Every character in a story needs to have limits to their awesomeness. Even superheroes and supervillains must have restrictions. Why? To put it quite simply, invulnerable characters (especially major characters – protagonists, antagonists, etc.) are un-relatable and, quite frankly, ridiculous.
As soon as a reader deems something a character does as too unbelievable and outrageous, they start to lose their ability to suspend their disbelief. Instead of continuing to accept certain fantastical elements of the story, they begin to read with a far more critical eye and a “ya, right” attitude.
We’ve all been there before, haven’t we? Wrapped up in a book we really like, getting lost in the plot and the excitement and then…BHAM! A character does something completely preposterous that leaves you blinking and staring at the page wondering, “Did that just happen?” Willing to believe that it’s your eyes playing tricks on you, you re-read the same lines over and over again in vain, realizing that your brain didn’t just suddenly have a meltdown. You weren’t imagining those words. What you read really was that awful!
Take this made-up story, for instance: Imagine you’re reading a book starring a female character named Bitsy. Bitsy is described as being ordinary, of average intelligence, and prefers running shoes to heels, because when she does wear heels, she’s a total walking klutz. The story is interesting, the plot thickens, and you find Bitsy to be a cute, quirky character. In fact, you laugh when she finally wears high heels for the first time and she has a klutz attack. You keep reading and the book gets really good. You’re almost at the end now, just a few more pages to go. Oh no! Bitsy is in serious trouble! How is she ever going to escape that impossible situation? BHAM! Don’t worry! Not only does non-extraordinary Bitsy manage to save the day in record time, she does it running through the woods in 10 inch heels, using a highly technical plan that suddenly came to her after she deciphered a random mathematical equation she found in a bathroom stall in a public restroom. Yay! The End. WTF?!?! Wouldn’t you feel the author ripped you off with that ending? I certainly would, because Bitsy went from being cute and ordinary to extraordinarily absurd.
The same problem happens with supernatural characters and superheroes. If you’re going to make a character have a certain super power, you need to define their limits. After all, “with great power comes great responsibility”. While any Spidey fan reading this post will recognize that line I just wrote as an awesome quote from Peter Parker’s Uncle Ben, its purpose here is to remind writers (myself included) that while you have great power, as you are the god of your story, you also have great responsibility to your readers to not make your characters ludicrous (unless, of course, the sole purpose of your character is to be ludicrous then, by all means, more power to you 😉 ).
Allow me to elaborate a little more about my point that superheroes need limits by using Marvel’s superhero, Spider-Man, as an example. Peter Parker was bitten by a radioactive (or whatever) spider and the spider’s venom gave him super-human abilities – he’s amazingly strong, he can stick to walls, etc., etc. We can suspend our disbelief and accept that Spider-Man can crawl up walls, shoot webbing from his wrists/cartridges and web-swing all over New York City. Why? Because he’s a very intelligent guy who was bitten by a magical spider. What won’t we accept? We won’t accept Spider-Man having the ability to fly. Why? Because spiders don’t fly (nope, not even magical ones). Thus, since he inherited his powers from a spider, it doesn’t make “logical” sense that he would gain an ability they don’t have. See – limits.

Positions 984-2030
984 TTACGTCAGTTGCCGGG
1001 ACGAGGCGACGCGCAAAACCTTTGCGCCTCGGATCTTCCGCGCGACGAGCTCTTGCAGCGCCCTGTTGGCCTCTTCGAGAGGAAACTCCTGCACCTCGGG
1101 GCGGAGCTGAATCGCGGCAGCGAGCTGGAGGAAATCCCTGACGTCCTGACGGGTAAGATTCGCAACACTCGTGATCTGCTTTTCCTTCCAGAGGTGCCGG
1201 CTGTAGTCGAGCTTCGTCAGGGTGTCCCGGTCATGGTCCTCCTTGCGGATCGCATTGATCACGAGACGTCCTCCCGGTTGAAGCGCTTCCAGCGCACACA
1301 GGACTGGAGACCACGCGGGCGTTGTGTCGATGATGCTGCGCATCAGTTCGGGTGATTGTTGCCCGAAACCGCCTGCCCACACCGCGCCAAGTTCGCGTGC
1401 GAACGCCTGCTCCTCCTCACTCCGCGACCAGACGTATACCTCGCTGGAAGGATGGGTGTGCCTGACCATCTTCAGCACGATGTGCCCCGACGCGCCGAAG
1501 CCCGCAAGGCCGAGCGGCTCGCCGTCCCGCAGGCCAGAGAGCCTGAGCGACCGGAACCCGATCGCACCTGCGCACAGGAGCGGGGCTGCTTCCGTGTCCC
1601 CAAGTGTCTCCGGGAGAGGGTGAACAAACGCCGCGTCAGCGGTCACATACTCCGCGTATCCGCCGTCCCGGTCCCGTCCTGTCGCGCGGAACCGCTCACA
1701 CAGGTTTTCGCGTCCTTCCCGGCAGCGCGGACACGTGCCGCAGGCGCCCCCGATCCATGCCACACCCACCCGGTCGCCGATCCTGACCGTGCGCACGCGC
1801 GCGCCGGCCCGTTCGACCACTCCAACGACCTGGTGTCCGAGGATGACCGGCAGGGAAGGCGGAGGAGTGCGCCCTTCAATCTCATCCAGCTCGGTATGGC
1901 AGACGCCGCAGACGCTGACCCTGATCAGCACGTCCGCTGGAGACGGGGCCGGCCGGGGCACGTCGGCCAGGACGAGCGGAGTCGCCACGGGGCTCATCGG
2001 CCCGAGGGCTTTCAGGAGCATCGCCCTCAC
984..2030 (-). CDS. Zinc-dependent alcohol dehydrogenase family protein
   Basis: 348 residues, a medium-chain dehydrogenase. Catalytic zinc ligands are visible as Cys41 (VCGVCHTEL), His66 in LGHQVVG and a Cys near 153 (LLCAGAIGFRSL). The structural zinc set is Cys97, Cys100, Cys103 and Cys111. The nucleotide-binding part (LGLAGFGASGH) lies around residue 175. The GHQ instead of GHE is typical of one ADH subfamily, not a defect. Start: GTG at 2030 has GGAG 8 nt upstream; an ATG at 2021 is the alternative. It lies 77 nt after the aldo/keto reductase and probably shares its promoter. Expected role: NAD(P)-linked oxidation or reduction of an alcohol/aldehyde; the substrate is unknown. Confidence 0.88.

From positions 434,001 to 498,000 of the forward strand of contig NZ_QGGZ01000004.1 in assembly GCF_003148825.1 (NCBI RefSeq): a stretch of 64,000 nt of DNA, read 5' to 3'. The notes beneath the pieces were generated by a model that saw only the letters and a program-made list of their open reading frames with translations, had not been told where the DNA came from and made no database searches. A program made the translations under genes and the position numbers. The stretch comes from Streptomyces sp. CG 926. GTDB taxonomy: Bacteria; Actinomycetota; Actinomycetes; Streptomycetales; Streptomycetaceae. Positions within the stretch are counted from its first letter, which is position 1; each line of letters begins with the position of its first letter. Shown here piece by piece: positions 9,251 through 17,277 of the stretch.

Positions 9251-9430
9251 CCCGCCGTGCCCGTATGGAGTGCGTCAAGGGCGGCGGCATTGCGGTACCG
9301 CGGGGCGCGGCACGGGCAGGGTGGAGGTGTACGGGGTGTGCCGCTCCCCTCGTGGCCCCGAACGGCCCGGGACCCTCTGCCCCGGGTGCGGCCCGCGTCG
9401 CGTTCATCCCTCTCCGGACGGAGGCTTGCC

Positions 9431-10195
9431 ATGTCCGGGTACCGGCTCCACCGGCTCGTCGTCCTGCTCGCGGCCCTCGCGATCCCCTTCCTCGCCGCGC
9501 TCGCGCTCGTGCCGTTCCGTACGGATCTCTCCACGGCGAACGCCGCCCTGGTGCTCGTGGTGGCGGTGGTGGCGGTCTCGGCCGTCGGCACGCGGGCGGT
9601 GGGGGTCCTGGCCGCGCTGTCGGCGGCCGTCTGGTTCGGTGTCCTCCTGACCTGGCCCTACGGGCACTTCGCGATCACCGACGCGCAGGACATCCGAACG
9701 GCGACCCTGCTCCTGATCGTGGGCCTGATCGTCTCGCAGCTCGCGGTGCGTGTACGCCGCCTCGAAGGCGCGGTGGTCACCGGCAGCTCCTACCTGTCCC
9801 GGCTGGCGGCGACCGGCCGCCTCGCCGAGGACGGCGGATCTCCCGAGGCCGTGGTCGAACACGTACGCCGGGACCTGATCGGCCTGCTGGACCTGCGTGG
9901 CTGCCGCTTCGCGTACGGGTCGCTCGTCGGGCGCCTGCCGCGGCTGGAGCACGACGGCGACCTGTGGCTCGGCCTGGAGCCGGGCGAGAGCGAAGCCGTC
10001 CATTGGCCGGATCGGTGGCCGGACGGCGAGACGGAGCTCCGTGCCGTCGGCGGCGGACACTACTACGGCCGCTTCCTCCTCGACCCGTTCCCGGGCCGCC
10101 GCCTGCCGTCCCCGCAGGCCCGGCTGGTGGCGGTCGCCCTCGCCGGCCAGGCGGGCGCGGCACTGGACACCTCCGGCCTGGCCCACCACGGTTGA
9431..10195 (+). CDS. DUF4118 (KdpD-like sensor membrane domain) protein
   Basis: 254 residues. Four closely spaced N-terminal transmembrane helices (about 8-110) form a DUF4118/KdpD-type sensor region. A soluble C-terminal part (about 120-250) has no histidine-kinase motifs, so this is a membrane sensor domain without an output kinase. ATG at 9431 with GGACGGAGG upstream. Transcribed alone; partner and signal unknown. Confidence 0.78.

Even Superman, in all of his awesomeness, has his weakness to kryptonite. He also has his love for people, his farm-boy values, and his personal code of honour to keep him in line. All of this is important. These details define his character and his character limits. No one cares what happens to someone who is invincible. OK, maybe some people do, but personally, I don’t.
I like characters with flaws. What’s more, I want to know what dangers exist for characters. I want to know their restrictions, their weaknesses, what they can naturally do, and what they could do if they pushed themselves to the brink and maximized their full potential, as well as what happens to them when they overdo it. I want to know what is possible and what is not possible and use this knowledge to create one incredible story.
As we write our book, I’m discovering that having the power to create does carry a lot of responsibility. If we want our readers to suspend their disbelief, the world we create needs to have a certain level of logic that must be maintained, so that things will continue to make sense to the reader. As soon as you start bending your story’s rules of logic, the reader no longer suspends their disbelief, they just stop believing.
So, what have I learned after years of writing a fiction book? If a character was never meant to fly, make sure their feet stay firmly planted on the ground. And if you’re going to toss them off a cliff, you better be prepared to kill them or be able to justify why some awesome superhero who sprouted wings after being pecked by a radioactive bird, swoops in to save them. Otherwise….BHAM!
Thanks for reading! 🙂